What is Networking Hardware?
Networking hardware includes all computers, peripherals, interface cards and other equipment needed to perform data-processing and communications within the network. CLICK on the terms below to learn more about those pieces of networking hardware.
This section provides information on the following components:
A file server stands at the heart of most networks. It is a very fast computer with a large amount of RAM and storage space, along with a fast network interface card. The network operating system software resides on this computer, along with any software applications and data files that need to be shared.
The file server controls the communication of information between the nodes on a network. For example, it may be asked to send a word processor program to one workstation, receive a database file from another workstation, and store an e-mail message during the same time period. This requires a computer that can store a lot of information and share it very quickly. File servers should have at least the following characteristics:
- 800 megahertz or faster microprocessor (Pentium 3 or 4, G4 or G5)
- A fast hard drive with at least 120 gigabytes of storage
- A RAID (Redundant Array of Inexpensive Disks) to preserve data after a disk casualty
- A tape back-up unit (i.e. DAT, JAZ, Zip, or CD-RW drive)
- Numerous expansion slots
- Fast network interface card
- At least of 512 MB of RAM
All of the user computers connected to a network are called workstations. A typical workstation is a computer that is configured with a network interface card, networking software, and the appropriate cables. Workstations do not necessarily need floppy disk drives because files can be saved on the file server. Almost any computer can serve as a network workstation.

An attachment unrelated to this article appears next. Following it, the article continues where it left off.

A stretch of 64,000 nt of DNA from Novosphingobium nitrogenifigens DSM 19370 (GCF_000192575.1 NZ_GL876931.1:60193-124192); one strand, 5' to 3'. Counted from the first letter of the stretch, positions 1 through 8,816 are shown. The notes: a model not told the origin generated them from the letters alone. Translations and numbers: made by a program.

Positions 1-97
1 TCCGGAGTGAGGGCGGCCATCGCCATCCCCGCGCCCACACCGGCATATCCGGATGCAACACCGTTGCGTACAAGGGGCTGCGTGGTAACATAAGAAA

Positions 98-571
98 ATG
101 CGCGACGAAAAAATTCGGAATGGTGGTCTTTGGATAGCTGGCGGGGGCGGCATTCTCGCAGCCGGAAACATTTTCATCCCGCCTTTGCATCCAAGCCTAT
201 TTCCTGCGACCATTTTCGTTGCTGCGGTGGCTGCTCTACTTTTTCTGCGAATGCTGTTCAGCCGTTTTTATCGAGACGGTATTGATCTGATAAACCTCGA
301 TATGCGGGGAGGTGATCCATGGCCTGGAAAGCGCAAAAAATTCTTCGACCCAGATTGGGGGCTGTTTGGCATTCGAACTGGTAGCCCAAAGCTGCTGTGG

Network Interface Cards
The network interface card (NIC) provides the physical connection between the network and the computer workstation. Most NICs are internal, with the card fitting into an expansion slot inside the computer. Some computers, such as Mac Classics, use external boxes which are attached to a serial port or a SCSI port. Laptop computers can now be purchased with a network interface card built-in or with network cards that slip into a PCMCIA slot.
Network interface cards are a major factor in determining the speed and performance of a network. It is a good idea to use the fastest network card available for the type of workstation you are using.
The three most common network interface connections are Ethernet cards, LocalTalk connectors, and Token Ring cards. According to a International Data Corporation study, Ethernet is the most popular, followed by Token Ring and LocalTalk (Sant'Angelo, R. (1995). NetWare Unleashed, Indianapolis, IN: Sams Publishing).
Ethernet cards are usually purchased separately from a computer, although many computers (such as the Macintosh) now include an option for a pre-installed Ethernet card. Ethernet cards contain connections for either coaxial or twisted pair cables (or both) (See fig. 1). If it is designed for coaxial cable, the connection will be BNC. If it is designed for twisted pair, it will have a RJ-45 connection. Some Ethernet cards also contain an AUI connector. This can be used to attach coaxial, twisted pair, or fiber optics cable to an Ethernet card. When this method is used there is always an external transceiver attached to the workstation. (See the Cabling section for more information on connectors.)
Fig. 1. Ethernet card.
From top to bottom:
RJ-45, AUI, and BNC connectors
LocalTalk is Apple's built-in solution for networking Macintosh computers. It utilizes a special adapter box and a cable that plugs into the printer port of a Macintosh (See fig. 2). A major disadvantage of LocalTalk is that it is slow in comparison to Ethernet. Most Ethernet connections operate at 10 Mbps (Megabits per second). In contrast, LocalTalk operates at only 230 Kbps (or .23 Mbps).